Lithoautotroph

From Wikipedia, the free encyclopedia
Jump to navigation Jump to search

A lithoautotroph is an organism which derives energy from reactions of reduced compounds of mineral (inorganic) origin.[1] Two types of lithoautotrophs are distinguished by their energy source; photolithoautotrophs derive their energy from light while chemolithoautotrophs (chemolithotrophs or chemoautotrophs) derive their energy from chemical reactions.[1] Chemolithoautotrophs are exclusively microbes. Photolithoautotrophs include macroflora such as plants; these do not possess the ability to use mineral sources of reduced compounds for energy. Most chemolithoautotrophs belong to the domain Bacteria, while some belong to the domain Archaea.[1] Lithoautotrophic bacteria can only use inorganic molecules as substrates in their energy-releasing reactions. The term "lithotroph" is from Greek lithos (λίθος) meaning "rock" and trōphos (τροφοσ) meaning "consumer"; literally, it may be read "eaters of rock". The "lithotroph" part of the name refers to the fact that these organisms use inorganic elements/compounds as their electron source, while the "autotroph" part of the name refers to their carbon source being CO2.[1] Many lithoautotrophs are extremophiles, but this is not universally so, and some can be found to be the cause of acid mine drainage.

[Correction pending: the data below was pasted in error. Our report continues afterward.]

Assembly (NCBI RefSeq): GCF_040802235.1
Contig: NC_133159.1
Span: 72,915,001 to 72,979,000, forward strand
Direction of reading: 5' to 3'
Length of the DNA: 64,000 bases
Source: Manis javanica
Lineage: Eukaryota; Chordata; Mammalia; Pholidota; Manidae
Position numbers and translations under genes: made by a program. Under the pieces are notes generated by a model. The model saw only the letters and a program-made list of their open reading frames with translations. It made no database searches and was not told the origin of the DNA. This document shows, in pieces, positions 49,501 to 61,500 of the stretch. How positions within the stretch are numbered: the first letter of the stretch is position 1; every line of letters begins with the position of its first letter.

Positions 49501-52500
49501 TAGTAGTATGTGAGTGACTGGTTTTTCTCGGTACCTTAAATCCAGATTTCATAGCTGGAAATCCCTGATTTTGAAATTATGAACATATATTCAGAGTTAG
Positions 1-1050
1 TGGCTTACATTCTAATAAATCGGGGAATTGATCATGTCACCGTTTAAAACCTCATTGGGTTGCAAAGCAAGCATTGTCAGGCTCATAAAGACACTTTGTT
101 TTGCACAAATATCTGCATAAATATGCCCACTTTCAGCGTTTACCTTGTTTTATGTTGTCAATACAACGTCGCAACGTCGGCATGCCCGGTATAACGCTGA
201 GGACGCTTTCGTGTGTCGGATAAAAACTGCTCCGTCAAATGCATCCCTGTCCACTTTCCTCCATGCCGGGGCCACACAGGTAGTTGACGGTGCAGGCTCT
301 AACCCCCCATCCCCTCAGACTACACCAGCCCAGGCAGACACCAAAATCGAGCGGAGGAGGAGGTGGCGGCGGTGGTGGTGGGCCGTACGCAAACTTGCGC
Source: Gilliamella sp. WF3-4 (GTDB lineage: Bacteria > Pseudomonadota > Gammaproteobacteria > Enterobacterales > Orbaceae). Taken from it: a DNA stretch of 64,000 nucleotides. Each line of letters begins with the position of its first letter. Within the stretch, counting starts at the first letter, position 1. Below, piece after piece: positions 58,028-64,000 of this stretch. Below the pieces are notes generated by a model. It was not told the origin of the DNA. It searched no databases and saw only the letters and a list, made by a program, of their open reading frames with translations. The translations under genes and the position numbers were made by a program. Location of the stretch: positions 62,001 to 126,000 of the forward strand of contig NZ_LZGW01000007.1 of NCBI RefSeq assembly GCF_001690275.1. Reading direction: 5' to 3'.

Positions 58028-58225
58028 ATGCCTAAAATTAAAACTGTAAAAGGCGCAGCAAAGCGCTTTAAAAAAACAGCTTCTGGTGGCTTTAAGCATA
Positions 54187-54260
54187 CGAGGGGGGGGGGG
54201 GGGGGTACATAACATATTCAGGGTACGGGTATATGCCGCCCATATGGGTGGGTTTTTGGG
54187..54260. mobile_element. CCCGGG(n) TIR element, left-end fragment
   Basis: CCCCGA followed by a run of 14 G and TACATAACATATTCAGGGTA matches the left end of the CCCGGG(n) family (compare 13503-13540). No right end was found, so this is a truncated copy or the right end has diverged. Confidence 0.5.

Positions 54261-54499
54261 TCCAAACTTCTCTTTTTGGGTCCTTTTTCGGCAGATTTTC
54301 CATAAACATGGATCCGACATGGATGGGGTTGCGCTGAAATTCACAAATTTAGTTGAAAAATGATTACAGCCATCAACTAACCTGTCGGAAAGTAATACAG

Lithoautotrophs are extremely specific in their source of reduced compounds. Thus, despite the diversity in using inorganic compounds that lithoautotrophs exhibit as a group, one particular lithoautotroph would use only one type of inorganic molecule to get its energy. A chemolithotrophic example are Anaerobic Ammonia Oxidizing Bacteria (ANAMMOX), which use ammonia and nitrite to produce N2.[1] Additionally, in July 2020, researchers reported the discovery of chemolithoautotrophic bacterial cultures that feed on the metal manganese after performing unrelated experiments and named its bacterial species Candidatus Manganitrophus noduliformans and Ramlibacter lithotrophicus.[2]

The different types of organisms involved in biological weathering of the Earth's Crust and a timescale for their evolution.